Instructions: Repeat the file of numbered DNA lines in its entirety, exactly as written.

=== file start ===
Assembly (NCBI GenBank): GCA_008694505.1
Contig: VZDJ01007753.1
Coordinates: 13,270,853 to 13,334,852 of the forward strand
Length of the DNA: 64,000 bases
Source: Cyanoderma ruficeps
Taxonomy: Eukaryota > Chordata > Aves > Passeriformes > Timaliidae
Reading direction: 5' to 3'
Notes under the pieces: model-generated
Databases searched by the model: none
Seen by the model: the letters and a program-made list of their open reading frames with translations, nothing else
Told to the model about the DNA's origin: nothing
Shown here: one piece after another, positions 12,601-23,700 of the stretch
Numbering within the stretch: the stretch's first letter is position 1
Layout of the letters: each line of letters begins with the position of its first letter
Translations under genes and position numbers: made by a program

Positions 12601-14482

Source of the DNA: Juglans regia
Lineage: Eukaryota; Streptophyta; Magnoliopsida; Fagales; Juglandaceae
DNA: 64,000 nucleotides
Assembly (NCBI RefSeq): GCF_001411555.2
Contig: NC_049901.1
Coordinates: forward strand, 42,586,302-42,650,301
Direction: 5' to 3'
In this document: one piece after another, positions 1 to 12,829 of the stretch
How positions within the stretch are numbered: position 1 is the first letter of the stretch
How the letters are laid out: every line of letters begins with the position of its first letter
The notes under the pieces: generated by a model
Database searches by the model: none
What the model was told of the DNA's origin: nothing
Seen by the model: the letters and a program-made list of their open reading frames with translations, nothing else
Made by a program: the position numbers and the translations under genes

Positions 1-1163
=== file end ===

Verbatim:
Assembly (NCBI GenBank): GCA_008694505.1
Contig: VZDJ01007753.1
Coordinates: 13,270,853 to 13,334,852 of the forward strand
Length of the DNA: 64,000 bases
Source: Cyanoderma ruficeps
Taxonomy: Eukaryota > Chordata > Aves > Passeriformes > Timaliidae
Reading direction: 5' to 3'
Notes under the pieces: model-generated
Databases searched by the model: none
Seen by the model: the letters and a program-made list of their open reading frames with translations, nothing else
Told to the model about the DNA's origin: nothing
Shown here: one piece after another, positions 12,601-23,700 of the stretch
Numbering within the stretch: the stretch's first letter is position 1
Layout of the letters: each line of letters begins with the position of its first letter
Translations under genes and position numbers: made by a program

Positions 12601-14482

Source of the DNA: Juglans regia
Lineage: Eukaryota; Streptophyta; Magnoliopsida; Fagales; Juglandaceae
DNA: 64,000 nucleotides
Assembly (NCBI RefSeq): GCF_001411555.2
Contig: NC_049901.1
Coordinates: forward strand, 42,586,302-42,650,301
Direction: 5' to 3'
In this document: one piece after another, positions 1 to 12,829 of the stretch
How positions within the stretch are numbered: position 1 is the first letter of the stretch
How the letters are laid out: every line of letters begins with the position of its first letter
The notes under the pieces: generated by a model
Database searches by the model: none
What the model was told of the DNA's origin: nothing
Seen by the model: the letters and a program-made list of their open reading frames with translations, nothing else
Made by a program: the position numbers and the translations under genes

Positions 1-1163